Robert Muir-Wood, Chief Risk Officer, RMS
Tim Edwards, Regional Director – Head of Catastrophe Analytics Globals, Willis Re
This article was originally published in Insurance Day
The economic impact of COVID-19 (coronavirus) is clearly going to be significant, with global growth in gross domestic product (GDP) for 2020 now expected to be only half that of the three percent originally anticipated, at best. Relative to the US$86.5 trillion global GDP for 2019, that equates to around US$1.3 trillion dollars of lost economic activity. This is twenty-five times the economic loss estimated from the SARS outbreak in 2002-3.
The losses from COVID-19 will emerge from many facets
of the economy.
In the spring of 2003, RMS pioneered quantitative event cancellation risk analysis with a study for FIFA in respect of the 2006 World Cup in Germany. As it happened, SARS was first reported outside China in February 2003, and was rampant throughout the duration of the risk analysis. At that time in London, as in Asia, sensible precautions such as avoiding busy Chinese restaurants was a rational defensive measure. Since the World Cup was scheduled for three years later – the summer of 2006, SARS was not considered as a cancellation risk. Terrorism was the primary risk to which investors in Golden Goal Finance Ltd were exposed.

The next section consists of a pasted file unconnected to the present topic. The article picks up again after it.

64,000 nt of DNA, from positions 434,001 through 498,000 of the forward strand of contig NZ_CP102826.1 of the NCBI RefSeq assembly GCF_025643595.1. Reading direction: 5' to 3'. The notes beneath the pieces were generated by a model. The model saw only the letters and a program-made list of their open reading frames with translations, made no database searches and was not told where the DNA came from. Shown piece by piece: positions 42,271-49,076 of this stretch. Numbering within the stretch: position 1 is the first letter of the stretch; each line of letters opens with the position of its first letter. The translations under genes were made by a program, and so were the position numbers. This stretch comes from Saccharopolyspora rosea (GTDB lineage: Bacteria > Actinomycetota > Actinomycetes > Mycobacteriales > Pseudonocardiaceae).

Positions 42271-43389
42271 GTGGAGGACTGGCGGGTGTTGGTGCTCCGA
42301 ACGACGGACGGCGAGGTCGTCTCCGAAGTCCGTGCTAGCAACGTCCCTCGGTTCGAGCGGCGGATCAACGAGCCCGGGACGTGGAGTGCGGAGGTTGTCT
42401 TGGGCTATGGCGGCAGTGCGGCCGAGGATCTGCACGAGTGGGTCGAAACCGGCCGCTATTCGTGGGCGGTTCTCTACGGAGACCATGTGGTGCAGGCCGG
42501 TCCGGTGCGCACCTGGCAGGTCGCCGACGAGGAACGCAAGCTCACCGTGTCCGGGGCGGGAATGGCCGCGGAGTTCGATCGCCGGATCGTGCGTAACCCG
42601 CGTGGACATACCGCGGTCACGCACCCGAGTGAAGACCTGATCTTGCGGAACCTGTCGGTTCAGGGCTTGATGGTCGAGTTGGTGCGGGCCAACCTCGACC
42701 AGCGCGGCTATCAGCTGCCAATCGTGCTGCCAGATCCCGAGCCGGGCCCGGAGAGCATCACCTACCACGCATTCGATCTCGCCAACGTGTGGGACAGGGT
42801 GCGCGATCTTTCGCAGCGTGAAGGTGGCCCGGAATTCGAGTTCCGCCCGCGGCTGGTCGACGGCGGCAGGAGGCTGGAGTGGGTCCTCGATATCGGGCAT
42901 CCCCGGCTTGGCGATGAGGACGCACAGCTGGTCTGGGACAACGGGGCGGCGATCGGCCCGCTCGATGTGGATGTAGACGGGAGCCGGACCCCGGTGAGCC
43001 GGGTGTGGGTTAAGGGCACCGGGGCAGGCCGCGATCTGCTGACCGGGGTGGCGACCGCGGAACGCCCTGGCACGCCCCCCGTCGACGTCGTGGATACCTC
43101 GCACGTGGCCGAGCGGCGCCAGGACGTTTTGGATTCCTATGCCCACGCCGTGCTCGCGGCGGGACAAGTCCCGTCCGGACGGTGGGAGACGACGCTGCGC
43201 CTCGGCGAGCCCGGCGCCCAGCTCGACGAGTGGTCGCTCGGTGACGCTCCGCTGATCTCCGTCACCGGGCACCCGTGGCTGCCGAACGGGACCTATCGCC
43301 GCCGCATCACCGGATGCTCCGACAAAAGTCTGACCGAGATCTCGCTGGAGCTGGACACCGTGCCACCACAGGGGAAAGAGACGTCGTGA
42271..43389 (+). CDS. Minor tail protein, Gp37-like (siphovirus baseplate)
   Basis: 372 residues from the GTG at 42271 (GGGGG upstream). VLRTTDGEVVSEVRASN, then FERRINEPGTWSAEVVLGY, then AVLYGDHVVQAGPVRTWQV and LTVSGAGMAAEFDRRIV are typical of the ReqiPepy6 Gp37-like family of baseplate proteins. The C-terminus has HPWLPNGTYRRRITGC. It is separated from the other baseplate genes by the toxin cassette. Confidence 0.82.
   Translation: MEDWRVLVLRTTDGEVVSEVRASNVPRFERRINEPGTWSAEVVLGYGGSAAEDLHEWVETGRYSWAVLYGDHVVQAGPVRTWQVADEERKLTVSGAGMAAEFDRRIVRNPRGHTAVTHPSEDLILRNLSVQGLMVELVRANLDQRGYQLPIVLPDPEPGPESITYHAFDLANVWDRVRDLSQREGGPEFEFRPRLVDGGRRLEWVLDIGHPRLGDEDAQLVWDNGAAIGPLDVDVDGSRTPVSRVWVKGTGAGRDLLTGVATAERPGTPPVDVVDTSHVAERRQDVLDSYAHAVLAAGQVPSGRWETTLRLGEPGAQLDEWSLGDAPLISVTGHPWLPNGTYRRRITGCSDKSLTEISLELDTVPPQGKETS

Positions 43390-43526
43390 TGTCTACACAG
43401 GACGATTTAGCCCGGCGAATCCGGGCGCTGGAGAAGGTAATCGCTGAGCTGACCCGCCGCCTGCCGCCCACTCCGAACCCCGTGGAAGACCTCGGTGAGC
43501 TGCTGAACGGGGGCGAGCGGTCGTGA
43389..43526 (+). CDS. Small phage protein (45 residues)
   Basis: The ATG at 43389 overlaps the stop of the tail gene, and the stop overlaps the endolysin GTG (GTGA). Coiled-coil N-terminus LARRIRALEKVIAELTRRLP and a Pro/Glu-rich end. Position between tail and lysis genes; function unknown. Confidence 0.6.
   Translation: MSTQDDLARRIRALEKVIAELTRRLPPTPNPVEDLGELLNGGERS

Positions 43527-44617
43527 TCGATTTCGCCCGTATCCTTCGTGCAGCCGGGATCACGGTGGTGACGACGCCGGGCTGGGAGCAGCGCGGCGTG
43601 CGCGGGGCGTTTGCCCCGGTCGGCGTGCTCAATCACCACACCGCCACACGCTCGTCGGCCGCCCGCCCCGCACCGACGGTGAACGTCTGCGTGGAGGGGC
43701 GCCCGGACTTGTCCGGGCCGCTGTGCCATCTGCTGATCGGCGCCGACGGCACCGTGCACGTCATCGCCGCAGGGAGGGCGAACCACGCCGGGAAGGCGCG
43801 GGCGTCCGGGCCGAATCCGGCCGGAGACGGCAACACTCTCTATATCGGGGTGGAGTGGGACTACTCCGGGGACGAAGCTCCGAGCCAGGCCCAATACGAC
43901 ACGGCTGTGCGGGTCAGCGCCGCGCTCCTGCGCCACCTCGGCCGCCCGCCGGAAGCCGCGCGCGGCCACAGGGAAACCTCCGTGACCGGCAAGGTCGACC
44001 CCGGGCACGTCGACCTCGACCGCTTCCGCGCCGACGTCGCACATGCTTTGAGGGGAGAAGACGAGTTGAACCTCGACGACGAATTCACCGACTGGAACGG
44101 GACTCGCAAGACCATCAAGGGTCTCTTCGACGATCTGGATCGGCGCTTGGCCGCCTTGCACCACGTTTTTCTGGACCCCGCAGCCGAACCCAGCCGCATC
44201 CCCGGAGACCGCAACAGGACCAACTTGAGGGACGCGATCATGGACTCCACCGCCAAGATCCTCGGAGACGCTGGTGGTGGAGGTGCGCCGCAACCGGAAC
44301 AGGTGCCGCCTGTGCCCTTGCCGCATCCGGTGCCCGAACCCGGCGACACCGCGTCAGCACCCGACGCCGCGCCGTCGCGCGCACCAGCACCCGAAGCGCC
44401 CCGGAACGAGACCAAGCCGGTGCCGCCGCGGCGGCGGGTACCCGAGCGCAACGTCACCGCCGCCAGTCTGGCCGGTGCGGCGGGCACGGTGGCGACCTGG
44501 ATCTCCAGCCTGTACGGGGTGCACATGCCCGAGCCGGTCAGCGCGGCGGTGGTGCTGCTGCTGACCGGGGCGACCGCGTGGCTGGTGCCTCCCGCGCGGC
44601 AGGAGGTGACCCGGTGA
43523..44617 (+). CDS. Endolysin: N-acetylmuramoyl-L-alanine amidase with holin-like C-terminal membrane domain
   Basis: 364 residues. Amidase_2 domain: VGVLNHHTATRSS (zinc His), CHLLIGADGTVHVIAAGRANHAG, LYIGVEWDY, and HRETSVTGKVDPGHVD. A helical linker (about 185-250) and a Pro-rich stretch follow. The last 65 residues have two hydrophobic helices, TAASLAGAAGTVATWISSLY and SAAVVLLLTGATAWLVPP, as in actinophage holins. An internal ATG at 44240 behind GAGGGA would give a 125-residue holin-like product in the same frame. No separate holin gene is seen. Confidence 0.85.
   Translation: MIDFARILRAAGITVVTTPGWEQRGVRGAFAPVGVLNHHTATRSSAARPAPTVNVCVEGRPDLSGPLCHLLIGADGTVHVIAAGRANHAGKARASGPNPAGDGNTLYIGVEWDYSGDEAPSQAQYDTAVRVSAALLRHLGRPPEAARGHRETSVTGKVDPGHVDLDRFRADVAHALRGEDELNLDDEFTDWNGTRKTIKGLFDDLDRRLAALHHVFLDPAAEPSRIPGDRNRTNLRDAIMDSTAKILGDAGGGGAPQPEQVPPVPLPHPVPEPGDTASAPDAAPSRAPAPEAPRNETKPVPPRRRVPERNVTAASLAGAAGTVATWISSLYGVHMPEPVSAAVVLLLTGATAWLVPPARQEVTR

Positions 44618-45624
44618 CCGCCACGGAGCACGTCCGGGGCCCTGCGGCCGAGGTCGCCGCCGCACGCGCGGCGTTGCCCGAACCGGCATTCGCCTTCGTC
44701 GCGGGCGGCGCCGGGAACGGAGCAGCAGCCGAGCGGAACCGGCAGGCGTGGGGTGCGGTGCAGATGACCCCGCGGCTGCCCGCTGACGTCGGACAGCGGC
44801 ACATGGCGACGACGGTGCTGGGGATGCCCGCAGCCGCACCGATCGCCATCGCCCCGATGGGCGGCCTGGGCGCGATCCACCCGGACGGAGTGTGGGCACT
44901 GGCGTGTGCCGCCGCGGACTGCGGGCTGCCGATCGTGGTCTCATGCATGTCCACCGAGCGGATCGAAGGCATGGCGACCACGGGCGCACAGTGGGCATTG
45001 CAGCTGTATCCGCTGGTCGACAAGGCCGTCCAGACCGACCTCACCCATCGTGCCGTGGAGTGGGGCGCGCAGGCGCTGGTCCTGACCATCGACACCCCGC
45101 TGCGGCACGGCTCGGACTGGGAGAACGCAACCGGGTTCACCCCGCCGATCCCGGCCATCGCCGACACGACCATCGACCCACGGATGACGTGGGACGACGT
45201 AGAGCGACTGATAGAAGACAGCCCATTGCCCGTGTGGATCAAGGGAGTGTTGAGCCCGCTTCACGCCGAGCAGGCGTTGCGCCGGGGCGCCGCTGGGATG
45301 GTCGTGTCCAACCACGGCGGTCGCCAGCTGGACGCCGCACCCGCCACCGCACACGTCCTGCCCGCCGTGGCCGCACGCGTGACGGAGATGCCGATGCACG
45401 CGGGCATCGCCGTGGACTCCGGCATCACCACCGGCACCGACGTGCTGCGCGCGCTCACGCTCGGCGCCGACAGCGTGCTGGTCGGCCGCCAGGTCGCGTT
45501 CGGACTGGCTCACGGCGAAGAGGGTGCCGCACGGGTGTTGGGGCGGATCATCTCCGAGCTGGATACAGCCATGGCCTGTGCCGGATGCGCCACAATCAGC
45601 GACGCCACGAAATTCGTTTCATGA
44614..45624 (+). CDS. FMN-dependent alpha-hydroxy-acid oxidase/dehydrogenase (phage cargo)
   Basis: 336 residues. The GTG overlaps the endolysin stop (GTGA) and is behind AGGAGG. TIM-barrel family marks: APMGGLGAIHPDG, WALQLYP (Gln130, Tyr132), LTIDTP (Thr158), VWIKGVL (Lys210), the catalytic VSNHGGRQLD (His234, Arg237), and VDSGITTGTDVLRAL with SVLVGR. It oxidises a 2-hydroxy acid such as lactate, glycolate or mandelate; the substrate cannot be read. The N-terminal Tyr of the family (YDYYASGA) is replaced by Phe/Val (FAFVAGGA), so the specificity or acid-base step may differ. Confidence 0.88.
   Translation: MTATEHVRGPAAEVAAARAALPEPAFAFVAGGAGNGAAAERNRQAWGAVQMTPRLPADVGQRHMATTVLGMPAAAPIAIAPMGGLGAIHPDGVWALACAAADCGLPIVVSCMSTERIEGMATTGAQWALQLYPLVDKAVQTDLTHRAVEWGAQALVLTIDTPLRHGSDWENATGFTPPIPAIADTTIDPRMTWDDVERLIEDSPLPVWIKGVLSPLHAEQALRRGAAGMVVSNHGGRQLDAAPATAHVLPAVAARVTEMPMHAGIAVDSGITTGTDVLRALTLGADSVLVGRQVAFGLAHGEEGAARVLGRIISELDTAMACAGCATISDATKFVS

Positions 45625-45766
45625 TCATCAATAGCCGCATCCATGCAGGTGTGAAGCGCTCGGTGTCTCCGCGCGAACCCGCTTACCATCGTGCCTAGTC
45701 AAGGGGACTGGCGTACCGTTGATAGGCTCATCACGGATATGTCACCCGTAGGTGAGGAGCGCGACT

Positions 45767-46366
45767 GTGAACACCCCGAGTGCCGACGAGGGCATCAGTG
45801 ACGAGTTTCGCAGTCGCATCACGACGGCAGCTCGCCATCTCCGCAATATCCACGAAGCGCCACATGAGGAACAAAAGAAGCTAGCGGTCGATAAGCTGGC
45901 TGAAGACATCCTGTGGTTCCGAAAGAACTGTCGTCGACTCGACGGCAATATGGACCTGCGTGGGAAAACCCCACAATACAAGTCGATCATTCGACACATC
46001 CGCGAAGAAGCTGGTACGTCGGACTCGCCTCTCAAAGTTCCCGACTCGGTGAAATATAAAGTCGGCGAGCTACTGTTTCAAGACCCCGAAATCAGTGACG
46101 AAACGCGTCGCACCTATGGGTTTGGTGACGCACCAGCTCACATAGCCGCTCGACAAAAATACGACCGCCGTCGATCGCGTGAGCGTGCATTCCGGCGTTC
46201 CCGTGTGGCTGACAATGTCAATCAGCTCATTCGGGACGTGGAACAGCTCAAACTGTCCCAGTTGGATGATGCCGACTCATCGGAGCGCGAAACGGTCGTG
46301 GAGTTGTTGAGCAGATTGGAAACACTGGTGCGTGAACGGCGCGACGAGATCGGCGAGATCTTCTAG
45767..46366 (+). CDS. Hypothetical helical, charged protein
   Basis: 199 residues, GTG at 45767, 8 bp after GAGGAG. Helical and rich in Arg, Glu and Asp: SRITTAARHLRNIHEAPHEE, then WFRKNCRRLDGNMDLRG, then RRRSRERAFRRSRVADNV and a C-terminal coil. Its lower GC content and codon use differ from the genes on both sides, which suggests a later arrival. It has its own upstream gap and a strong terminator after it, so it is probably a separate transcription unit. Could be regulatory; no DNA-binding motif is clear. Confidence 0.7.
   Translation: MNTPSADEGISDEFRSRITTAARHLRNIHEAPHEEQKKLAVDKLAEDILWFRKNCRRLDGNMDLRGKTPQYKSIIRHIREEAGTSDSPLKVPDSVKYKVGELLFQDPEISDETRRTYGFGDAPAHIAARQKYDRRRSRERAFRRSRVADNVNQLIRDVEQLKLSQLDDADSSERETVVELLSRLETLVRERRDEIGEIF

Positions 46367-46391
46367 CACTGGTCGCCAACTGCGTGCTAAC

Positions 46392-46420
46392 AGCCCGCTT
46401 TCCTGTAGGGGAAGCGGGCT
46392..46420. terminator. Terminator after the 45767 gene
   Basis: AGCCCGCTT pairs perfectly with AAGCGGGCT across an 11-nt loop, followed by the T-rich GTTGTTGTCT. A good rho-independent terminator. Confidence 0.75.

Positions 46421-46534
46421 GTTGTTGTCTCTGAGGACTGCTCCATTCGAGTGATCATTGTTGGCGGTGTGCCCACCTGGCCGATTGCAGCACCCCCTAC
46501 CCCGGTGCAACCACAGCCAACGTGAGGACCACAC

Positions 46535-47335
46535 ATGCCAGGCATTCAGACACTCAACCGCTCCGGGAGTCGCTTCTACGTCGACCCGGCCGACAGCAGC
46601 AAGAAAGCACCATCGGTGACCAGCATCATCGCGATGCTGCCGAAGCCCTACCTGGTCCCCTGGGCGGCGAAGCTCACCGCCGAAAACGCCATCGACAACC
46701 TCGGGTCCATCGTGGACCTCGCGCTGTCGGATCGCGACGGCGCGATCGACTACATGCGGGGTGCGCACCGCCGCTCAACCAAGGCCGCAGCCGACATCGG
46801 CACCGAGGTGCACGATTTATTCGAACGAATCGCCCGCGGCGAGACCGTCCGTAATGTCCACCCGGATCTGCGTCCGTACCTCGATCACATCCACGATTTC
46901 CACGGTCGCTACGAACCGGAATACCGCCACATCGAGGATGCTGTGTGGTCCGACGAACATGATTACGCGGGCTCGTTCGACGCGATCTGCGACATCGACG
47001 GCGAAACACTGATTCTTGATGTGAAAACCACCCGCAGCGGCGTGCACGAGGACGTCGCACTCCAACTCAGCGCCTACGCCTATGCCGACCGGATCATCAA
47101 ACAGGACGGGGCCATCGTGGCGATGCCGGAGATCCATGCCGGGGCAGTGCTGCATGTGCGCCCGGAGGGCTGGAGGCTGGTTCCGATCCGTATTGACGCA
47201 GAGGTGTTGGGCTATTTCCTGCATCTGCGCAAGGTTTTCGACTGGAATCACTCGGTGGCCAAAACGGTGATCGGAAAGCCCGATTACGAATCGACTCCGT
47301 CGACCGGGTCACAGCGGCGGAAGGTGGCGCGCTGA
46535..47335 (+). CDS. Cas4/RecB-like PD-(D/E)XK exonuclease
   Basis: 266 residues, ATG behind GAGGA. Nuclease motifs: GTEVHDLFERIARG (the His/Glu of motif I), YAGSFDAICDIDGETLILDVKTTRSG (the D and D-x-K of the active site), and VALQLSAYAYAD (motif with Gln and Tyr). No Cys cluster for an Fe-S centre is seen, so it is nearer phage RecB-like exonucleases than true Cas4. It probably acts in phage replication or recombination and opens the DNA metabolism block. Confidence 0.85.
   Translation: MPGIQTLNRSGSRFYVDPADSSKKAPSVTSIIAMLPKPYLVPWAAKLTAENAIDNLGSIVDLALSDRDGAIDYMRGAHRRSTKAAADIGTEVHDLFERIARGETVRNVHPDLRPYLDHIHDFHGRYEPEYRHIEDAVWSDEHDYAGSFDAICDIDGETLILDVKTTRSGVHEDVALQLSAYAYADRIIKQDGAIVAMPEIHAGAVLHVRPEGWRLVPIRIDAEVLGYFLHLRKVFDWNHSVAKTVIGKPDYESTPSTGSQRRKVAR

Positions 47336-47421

Thanks to intensive global contact-tracing, and the need for an infected person to be symptomatic before being contagious, the World Health Organization was able to declare the SARS outbreak contained in July 2003. Nearly seventeen years after SARS, a novel coronavirus related to SARS appeared in China over a month ago in December 2019. Whereas SARS had a case fatality rate of about ten percent, the novel coronavirus (2019-nCoV) is more benign. The case fatality rate is currently estimated at just a couple percent. But even this level is highly disruptive, and all risk stakeholders will be anxious over the number of months before 2019-nCoV is contained.